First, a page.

Bivouac and Epilogue
Heart of Budapest-Bamako, social gatherings and celebrations
Some locations were truly spectacular, in the middle of the desert like in Morocco and Mauritania, or in open fields among the baobabs, ready to host the over 300 vehicles and the cluster of motorcycles at each arrival.
Although most of the time I arrived in the middle of the night, with my stomach in knots from tension and fatigue, my eyes caked with dust, my legs shaking from too much exertion,. I always found everything to be beautiful. Often it took me only 5 minutes to set up the tent, unroll the sleeping bag, take everything off, put on my hat, take my little stuffed tiger under my arm, a gift from my friend Vale, and collapse from exhaustion. Other times the arrival was gentler: “Only” 7-8 hours of riding and you had “already arrived”. Be careful though, because you will find yourself drinking palinka in the middle of the afternoon (a sort of Hungarian moonshine) singing songs and going from tent to tent to celebrate!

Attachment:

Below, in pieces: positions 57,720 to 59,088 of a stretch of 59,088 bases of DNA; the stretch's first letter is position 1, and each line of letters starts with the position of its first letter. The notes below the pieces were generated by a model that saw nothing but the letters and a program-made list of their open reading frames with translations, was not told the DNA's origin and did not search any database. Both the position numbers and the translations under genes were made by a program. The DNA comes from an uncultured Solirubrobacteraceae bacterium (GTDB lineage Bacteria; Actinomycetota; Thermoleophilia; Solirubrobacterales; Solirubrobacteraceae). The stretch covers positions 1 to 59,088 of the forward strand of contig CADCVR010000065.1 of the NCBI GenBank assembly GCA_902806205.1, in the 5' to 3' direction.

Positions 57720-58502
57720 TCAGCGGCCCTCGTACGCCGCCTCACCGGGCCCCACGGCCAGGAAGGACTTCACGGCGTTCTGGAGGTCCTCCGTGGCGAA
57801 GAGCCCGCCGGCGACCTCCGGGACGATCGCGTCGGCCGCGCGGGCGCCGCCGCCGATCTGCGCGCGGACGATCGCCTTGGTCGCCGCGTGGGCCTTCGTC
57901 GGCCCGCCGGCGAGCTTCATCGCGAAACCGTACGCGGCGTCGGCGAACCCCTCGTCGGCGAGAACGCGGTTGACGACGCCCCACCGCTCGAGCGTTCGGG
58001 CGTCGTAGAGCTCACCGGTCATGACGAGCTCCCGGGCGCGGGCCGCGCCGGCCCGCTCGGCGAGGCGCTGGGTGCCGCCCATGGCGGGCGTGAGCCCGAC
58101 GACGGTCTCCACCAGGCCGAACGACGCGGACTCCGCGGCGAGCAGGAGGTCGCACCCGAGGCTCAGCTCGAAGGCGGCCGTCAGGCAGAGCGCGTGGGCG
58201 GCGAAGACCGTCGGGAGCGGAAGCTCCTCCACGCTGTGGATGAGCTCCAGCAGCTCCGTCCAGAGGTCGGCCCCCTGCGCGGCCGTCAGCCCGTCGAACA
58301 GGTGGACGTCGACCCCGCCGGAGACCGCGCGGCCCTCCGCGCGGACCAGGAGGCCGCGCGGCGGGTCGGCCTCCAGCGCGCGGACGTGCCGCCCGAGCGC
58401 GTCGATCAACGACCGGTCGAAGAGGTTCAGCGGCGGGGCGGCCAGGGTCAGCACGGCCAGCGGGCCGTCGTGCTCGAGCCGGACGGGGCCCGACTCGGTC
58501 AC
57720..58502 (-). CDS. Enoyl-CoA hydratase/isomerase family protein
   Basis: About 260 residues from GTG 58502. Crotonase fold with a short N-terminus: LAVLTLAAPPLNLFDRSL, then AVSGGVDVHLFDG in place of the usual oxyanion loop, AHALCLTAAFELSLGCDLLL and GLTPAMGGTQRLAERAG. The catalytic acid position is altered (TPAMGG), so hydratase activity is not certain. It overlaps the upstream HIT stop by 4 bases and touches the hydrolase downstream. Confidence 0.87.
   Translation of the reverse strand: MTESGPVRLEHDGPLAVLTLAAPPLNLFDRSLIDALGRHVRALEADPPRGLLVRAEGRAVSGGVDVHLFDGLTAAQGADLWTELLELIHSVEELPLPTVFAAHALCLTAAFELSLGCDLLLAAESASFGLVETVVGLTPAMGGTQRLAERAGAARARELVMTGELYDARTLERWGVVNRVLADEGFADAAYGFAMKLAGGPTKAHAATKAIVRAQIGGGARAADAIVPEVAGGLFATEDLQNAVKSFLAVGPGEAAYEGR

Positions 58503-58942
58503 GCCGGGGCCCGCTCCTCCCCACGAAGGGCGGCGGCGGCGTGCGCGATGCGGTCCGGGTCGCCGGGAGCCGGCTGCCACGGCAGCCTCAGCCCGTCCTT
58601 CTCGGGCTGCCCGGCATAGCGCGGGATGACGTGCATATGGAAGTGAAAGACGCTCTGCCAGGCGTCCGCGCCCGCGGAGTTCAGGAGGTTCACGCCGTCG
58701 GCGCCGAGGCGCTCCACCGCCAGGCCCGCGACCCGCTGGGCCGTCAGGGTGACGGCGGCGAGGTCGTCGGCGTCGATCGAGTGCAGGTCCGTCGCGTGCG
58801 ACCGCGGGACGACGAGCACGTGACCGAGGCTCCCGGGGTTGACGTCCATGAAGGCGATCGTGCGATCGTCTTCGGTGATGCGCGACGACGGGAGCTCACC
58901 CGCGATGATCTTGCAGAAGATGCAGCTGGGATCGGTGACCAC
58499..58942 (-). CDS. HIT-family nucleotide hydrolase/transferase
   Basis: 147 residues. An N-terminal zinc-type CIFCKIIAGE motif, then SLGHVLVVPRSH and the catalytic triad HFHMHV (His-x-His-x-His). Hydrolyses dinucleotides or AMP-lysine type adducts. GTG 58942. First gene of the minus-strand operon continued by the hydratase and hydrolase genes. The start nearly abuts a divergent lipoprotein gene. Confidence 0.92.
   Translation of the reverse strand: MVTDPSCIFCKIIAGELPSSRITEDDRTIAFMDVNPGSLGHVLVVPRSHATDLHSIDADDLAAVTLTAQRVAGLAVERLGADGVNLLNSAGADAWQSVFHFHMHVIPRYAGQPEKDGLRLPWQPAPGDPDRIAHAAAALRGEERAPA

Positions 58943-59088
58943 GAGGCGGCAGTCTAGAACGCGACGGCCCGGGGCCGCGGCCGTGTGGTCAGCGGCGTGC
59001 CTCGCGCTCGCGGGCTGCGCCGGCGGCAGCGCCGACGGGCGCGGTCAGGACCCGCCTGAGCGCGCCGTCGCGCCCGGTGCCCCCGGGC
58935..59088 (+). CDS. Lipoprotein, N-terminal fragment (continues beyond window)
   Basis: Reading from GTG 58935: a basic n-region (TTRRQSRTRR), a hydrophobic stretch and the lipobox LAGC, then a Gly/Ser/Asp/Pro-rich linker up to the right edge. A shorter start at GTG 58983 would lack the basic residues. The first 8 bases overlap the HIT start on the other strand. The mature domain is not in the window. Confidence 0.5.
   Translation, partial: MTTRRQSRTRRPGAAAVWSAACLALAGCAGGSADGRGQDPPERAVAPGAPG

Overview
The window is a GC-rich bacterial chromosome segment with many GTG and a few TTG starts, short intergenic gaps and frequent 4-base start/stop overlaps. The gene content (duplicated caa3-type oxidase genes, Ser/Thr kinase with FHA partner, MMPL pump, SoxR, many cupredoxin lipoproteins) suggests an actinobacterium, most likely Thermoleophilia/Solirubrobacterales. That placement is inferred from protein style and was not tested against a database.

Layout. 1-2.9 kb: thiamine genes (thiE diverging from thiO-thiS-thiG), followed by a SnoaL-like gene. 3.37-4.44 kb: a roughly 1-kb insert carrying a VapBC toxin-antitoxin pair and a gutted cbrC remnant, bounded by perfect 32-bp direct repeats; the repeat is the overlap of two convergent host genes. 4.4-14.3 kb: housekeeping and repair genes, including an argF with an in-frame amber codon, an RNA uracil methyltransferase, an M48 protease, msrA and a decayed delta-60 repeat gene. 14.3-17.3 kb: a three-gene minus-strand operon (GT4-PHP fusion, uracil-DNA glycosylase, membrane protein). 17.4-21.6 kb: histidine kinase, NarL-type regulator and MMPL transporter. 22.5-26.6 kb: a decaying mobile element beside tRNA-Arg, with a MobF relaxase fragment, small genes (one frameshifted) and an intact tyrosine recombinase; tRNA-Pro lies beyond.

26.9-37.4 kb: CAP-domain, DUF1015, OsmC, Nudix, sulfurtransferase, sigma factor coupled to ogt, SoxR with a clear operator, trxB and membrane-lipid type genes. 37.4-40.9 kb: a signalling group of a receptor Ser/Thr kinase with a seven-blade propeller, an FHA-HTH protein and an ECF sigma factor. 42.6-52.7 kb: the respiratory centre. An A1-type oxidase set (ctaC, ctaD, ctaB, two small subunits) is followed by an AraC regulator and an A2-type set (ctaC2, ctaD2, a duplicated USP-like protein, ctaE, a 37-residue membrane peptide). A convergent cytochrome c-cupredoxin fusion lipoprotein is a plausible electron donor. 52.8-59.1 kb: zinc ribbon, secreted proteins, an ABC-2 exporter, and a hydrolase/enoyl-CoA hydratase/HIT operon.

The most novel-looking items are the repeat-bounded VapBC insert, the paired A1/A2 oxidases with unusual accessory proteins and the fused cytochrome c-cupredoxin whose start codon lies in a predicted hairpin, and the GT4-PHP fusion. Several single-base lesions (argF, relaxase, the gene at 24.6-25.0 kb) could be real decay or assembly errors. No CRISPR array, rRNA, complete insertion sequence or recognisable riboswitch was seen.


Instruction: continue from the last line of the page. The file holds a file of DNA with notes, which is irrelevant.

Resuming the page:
Either way, waking up is always tragic!
A few hours of sleep, rub your eyes, half an hour to pack everything, get dressed and start again. As if it were the most obvious thing, as if I had never done anything else in life. And you feel good. Incredibly good.
It could have all gone wrong, but everything went well. I fell several times from the seat of my CRF 250 Rally Honda. I often found myself driving towards a truck coming in the wrong direction, animals quietly lying in the middle of the road, huge holes or sudden interruptions. I cried in despair on a few endless pitch black nights with blistered hands. I didn’t wash for days, and I ate more dust than bread. But everything went well.
Thanks to a good dose of luck combined with experience and planning, even if minimal. The ad hoc equipment and gear also counted a lot. Without it all, I would never have been able to get to the end of this wonderful adventure.